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"Gray Screen of Death"

Discussion in 'AMD / ATI' started by thejynxed, May 21, 2010.

  1. thejynxed New Member

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    Some people have gotten a "gray screen of death" while using their 4xxx and 5xxx series of ATI Radeons, and from what has been gathered, it is most common on the cards from manufacturers that use the reference boards from ATI (XFX, Sapphire, Powercolor, MSI, Asus).

    I wanted to thank this website and forum for providing hints through various threads and providing tools such as RBE, WinFlash and the BIOS database that was able to let me permanently fix this situation on my own, as no "fix" has been forthcoming from either ATI or the manufacturer of my card (Sapphire).

    Now I want to share what I found by digging into the BIOS for my card (Sapphire Radeon HD 4670 1 GB - new hardware revision w/blue PCB instead of brown).

    Apparently there are what are called "PowerPlay" settings in the BIOS to facilitate power-saving modes for all of the newer Radeons (2xxx and above), and this my friends, is wherein the problem lies. According to the information displayed by RBE, my particular card was using low-power settings that dropped the power of the card down to a Windows-95/98 era PC when idle, and these settings were explicitly labled "For notebook computers running on battery power".

    I was like, ok...since when do you incorporate "notebook computer" power schemes into a standalone desktop/workstation video card?

    The answer is that you don't. Ever. The low-power settings and voltages were entirely too low for a desktop card, and it was causing all sorts of issues when swapping from 2D to 3D and back in Windows, especially when swapping from a 3D environment to a 2D loading screen in games. The cards are not getting enough power at the low-power settings it swapped to, and the card basically vomits when Windows attempts to recover the video driver - thus locking up and showing a gray screen with very thin orange or green vertical striping in quite a few cases, and gray/white/black striping in others (this seems to be card model dependent as well, with 4xxx series owners and 59xx owners showing the former, and 58xx series owners showing the latter).

    Now, what did I do to fix it you ask? It's simple. I changed the voltage and core/memory clock frequencies found in a BIOS I downloaded from TechPowerUp and flashed my video card with it. No more ridiculously low power-saving settings. I believe in my case, I was at 216 Mhz core, 115 Mhz memory @ .09v, and was like....wtf. I changed all of those settings, except the previously assigned "Boot" setting and the "Power" setting (the one that displays top overclock limits) to the default settings for my card, which in this case was 750Mhz core/800 Mhz memory @ 1.25v, and the fan settings I tweaked as well (in my case I put the fan to 100%, 100% of the time as I don't mind the noise). If I want to swap into low-power mode at any time, I will just use the power settings in my OS to go into sleep mode/hibernation which turns power to the card off - thanks anyhow ATI.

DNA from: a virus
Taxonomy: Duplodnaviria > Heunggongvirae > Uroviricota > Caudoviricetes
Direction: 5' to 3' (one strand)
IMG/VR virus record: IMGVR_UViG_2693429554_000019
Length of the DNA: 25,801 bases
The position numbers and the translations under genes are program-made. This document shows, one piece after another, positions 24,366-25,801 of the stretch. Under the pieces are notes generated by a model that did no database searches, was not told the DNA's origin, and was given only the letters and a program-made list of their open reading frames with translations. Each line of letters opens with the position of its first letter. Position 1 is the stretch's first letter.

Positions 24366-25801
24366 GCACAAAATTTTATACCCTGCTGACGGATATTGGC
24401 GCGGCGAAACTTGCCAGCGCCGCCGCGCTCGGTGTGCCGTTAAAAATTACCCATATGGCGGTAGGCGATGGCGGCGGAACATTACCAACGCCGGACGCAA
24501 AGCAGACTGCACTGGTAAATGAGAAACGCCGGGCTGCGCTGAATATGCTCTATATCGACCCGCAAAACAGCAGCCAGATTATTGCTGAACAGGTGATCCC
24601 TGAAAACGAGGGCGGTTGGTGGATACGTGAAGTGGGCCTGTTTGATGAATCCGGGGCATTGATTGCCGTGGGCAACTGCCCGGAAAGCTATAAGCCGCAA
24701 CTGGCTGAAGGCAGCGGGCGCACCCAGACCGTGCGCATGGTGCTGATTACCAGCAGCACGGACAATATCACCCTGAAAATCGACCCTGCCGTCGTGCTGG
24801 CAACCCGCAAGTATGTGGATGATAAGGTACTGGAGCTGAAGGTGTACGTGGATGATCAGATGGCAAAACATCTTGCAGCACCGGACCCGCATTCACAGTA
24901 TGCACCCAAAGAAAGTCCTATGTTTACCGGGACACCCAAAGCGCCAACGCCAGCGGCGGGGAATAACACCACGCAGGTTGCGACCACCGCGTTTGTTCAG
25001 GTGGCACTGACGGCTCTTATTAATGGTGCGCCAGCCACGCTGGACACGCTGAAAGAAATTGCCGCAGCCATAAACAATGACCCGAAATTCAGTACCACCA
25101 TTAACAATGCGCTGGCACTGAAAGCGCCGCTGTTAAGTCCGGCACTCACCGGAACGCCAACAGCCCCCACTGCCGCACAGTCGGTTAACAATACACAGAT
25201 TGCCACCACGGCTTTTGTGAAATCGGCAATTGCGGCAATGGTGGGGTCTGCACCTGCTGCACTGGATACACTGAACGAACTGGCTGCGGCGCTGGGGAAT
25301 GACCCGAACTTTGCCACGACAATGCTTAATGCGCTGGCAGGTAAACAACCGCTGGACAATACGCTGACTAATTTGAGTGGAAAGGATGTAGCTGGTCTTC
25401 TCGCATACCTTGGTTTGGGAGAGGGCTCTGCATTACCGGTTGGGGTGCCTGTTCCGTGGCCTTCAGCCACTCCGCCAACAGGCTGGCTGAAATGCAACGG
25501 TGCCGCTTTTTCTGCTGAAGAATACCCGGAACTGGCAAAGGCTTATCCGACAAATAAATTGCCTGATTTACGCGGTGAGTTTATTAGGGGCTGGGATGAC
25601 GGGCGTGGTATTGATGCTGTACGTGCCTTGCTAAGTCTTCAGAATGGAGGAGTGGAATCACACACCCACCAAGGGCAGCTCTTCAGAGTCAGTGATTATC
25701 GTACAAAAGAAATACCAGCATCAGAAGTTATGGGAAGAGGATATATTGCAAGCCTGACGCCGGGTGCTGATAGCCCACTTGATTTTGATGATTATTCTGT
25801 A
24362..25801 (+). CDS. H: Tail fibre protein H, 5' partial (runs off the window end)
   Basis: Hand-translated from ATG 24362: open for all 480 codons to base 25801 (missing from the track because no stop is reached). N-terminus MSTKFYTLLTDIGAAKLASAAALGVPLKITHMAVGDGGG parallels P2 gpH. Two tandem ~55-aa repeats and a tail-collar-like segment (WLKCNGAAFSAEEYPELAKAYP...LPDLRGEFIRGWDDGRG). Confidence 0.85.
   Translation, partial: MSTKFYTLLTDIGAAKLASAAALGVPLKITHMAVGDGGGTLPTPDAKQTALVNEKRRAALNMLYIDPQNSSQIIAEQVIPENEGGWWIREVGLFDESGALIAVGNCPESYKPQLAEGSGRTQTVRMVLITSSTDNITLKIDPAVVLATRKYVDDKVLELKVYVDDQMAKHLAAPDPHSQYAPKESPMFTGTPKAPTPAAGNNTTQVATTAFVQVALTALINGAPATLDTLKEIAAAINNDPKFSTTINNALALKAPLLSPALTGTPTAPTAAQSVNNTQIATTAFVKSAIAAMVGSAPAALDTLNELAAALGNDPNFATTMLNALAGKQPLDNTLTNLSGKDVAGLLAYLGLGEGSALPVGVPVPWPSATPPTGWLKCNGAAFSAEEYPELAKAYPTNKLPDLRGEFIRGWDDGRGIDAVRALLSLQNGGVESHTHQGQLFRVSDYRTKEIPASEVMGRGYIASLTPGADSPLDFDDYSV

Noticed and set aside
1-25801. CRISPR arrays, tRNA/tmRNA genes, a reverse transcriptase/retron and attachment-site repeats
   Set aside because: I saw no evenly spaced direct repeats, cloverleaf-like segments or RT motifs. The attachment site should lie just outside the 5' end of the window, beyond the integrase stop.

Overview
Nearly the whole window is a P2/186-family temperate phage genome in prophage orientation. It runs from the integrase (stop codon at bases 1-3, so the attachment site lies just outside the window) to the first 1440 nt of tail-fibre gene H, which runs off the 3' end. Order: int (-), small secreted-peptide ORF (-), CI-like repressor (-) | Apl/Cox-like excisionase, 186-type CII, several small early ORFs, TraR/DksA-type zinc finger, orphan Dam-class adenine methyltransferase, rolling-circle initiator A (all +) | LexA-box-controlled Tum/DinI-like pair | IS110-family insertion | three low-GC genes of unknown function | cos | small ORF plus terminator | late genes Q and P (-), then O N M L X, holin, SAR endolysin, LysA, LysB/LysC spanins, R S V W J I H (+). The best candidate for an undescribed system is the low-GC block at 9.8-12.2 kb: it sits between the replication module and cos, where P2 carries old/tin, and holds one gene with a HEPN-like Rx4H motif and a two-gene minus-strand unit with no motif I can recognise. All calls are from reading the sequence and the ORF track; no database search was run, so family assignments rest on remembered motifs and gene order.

I would really recommend at least (if it is available in the database), downloading a copy of your video card's BIOS, and checking the settings contained inside if you are having this problem.

    Several users on the AMD forums got relief for their cards as well with modified BIOS software from their card manufacturers (there's a 98-odd page thread over there about this issue). A partial fix involving Overdrive profiles was found for the 5970 cards, and was a good indication that I should dig into my BIOS, as well as people in this forum mentioning certain things in their problem threads.

    I hope this helps some people fix this on their own instead of having to RMA their cards or give up in frustration that their cards will ever work (aka, waiting on pokey AMD/ATI or their card manufacturer to quit screwing around and release a proper BIOS update). Of course, changing the settings and flashing the card is at your own risk, and may void your warranty - In my case, I didn't care about the 1-year warranty on a $70 video card, I just wanted it to work.